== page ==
Since last week’s release of the new Michelin Guide France, people have been flocking to the Bouche à Oreille, on Route de la Chapelle in the small town of Bourges. Michelin gave the restaurant—a roadside diner specializing in inexpensive French staples, like €13 beef bourguignon—one of its coveted stars, a sign of quality and sophistication.
The problem? They’ve got the wrong Bouche à Oreille.
As The Local explains, the famed guide, published last week, meant to list a different restaurant, also named Bouche à Oreille. That one is on the Rue de la Chapelle in the South of France, and serves more rarified stuff—lobster tarts, veal sweetbreads, things like that. Michelin plans to correct the mistake.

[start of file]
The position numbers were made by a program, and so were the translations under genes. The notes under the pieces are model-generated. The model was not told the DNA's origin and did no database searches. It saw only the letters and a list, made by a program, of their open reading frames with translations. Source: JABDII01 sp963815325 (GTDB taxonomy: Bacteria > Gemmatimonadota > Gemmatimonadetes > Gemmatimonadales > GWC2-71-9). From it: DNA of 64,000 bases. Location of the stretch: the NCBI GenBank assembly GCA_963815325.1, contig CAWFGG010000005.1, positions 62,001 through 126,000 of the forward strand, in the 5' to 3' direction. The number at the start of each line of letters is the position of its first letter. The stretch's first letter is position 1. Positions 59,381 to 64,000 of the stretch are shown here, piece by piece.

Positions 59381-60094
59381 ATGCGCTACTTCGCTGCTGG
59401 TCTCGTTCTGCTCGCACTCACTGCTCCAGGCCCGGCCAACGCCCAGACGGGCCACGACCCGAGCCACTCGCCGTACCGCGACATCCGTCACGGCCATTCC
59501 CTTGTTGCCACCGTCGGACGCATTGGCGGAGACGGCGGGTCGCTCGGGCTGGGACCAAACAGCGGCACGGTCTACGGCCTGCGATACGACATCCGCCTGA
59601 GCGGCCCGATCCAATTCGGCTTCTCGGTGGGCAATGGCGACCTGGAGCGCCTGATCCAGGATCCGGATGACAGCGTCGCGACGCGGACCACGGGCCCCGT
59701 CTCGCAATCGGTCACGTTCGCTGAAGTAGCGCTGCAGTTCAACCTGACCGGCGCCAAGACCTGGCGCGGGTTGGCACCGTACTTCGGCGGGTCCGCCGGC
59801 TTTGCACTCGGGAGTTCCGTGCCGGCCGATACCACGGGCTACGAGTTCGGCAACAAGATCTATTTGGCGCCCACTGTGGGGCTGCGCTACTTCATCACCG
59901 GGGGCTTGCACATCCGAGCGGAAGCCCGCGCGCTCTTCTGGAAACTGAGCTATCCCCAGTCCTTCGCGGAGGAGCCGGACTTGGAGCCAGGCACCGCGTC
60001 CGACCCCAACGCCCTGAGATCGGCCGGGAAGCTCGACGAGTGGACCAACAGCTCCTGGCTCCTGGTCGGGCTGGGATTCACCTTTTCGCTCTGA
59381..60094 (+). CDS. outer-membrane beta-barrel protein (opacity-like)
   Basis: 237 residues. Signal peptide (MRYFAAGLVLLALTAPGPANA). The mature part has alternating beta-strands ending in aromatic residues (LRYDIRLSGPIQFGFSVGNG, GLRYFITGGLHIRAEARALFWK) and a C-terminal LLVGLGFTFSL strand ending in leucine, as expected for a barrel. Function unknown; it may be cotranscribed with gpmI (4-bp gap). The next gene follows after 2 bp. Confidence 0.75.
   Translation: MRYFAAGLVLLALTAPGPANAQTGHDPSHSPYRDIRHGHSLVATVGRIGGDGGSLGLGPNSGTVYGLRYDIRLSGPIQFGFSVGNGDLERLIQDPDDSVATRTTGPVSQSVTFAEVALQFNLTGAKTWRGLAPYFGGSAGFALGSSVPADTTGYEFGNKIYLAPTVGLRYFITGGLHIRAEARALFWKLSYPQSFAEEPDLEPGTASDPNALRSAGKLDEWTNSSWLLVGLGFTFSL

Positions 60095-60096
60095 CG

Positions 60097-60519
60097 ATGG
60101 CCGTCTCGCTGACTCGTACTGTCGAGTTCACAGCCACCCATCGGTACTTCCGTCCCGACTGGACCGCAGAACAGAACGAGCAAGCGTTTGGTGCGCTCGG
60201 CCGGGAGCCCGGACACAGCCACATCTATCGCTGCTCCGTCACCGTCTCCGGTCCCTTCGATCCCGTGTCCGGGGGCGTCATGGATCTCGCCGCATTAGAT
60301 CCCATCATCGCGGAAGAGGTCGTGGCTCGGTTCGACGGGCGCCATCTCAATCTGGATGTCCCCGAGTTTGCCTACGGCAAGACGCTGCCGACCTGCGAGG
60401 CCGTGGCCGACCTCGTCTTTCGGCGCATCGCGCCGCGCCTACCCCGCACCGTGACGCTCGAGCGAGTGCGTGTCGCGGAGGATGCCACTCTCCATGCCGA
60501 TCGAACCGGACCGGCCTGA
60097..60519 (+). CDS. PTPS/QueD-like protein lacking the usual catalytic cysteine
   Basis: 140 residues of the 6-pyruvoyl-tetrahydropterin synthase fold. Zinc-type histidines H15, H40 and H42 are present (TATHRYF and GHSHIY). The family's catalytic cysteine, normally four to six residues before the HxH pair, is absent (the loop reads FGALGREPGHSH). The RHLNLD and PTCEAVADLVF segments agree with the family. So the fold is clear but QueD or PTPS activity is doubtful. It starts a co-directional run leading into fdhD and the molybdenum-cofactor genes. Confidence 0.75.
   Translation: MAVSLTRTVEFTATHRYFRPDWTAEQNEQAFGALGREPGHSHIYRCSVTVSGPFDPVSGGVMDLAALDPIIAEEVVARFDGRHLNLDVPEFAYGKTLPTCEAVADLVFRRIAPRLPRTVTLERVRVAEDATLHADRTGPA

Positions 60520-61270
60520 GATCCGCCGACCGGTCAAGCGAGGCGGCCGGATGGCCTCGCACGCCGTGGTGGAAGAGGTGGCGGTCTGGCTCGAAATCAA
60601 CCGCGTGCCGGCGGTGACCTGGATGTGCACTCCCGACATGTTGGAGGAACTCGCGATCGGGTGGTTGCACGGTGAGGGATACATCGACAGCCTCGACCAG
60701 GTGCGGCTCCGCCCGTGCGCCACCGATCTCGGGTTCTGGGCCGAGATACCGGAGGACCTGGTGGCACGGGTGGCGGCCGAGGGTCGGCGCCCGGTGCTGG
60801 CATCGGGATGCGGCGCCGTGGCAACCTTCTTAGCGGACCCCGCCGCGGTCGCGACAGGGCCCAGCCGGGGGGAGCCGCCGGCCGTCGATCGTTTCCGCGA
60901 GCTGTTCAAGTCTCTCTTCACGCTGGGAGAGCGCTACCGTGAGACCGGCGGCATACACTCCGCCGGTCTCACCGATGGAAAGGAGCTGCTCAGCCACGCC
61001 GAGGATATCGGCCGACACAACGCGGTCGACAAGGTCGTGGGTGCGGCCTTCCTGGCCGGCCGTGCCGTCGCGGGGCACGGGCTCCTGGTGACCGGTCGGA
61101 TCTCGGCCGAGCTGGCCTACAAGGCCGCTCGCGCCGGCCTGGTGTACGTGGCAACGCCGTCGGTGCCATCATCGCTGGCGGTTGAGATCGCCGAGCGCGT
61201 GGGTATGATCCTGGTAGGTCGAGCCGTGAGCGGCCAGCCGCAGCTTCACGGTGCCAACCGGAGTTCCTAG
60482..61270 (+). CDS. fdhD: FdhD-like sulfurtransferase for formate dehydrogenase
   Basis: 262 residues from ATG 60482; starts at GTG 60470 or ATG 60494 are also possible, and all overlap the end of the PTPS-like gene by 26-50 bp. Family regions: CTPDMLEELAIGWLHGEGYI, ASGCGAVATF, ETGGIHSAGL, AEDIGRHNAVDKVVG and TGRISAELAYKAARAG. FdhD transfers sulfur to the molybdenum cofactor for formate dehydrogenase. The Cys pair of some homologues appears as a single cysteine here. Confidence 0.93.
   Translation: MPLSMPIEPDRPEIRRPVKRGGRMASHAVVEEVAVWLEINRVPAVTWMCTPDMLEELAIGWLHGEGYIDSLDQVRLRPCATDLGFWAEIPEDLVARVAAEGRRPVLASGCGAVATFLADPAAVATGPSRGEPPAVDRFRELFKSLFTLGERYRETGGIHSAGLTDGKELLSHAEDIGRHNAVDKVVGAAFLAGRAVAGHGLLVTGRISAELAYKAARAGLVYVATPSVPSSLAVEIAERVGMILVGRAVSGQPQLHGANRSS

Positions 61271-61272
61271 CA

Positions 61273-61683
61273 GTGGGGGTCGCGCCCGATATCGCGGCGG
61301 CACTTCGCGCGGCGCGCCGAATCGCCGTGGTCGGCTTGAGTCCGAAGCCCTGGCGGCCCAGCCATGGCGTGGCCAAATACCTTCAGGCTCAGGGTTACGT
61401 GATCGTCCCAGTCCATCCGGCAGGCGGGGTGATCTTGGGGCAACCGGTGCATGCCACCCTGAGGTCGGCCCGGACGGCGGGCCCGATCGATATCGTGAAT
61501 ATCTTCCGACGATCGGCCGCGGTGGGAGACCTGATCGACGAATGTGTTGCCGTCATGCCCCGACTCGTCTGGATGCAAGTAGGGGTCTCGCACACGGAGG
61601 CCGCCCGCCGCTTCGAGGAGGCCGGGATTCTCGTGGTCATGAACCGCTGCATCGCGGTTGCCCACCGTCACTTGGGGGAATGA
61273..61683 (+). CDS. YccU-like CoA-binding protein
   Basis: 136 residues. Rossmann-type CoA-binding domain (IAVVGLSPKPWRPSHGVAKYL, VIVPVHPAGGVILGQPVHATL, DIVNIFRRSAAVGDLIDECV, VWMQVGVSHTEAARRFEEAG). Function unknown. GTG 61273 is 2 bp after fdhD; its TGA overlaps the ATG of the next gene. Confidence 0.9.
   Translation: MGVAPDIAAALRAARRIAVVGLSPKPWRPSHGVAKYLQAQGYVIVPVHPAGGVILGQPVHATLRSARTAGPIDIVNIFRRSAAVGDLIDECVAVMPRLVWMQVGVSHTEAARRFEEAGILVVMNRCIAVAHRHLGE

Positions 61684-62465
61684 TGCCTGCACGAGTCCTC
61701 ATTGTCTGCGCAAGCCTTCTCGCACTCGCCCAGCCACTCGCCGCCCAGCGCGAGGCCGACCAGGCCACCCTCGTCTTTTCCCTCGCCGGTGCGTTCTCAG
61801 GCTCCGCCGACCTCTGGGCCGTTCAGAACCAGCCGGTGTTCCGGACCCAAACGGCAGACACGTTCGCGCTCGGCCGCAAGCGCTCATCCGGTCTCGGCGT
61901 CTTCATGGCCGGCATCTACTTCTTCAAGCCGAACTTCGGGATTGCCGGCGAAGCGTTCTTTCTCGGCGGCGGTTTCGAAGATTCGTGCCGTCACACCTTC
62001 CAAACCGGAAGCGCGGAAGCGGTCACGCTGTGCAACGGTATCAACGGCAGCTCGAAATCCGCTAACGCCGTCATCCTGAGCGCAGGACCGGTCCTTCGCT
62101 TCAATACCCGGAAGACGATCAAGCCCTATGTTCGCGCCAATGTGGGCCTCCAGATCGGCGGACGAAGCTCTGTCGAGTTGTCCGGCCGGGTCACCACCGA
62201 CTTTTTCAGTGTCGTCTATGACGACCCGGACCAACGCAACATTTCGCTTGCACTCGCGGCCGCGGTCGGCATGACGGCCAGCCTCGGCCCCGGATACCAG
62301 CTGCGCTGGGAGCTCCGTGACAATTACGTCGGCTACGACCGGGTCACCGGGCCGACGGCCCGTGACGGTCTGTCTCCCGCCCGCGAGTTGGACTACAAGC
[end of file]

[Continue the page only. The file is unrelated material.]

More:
In the meantime, the diner’s owner, Veronique Jacquet, is tickled, but also a bit nervous. Her regulars are local workers, and she doesn’t want them to get pushed out by the sudden influx of would-be tastemakers. “I’m starting to get snowed under,” she told The Local. “We don’t have a big area and we only have four hands.” Sounds like the makings of a new culinary movement.
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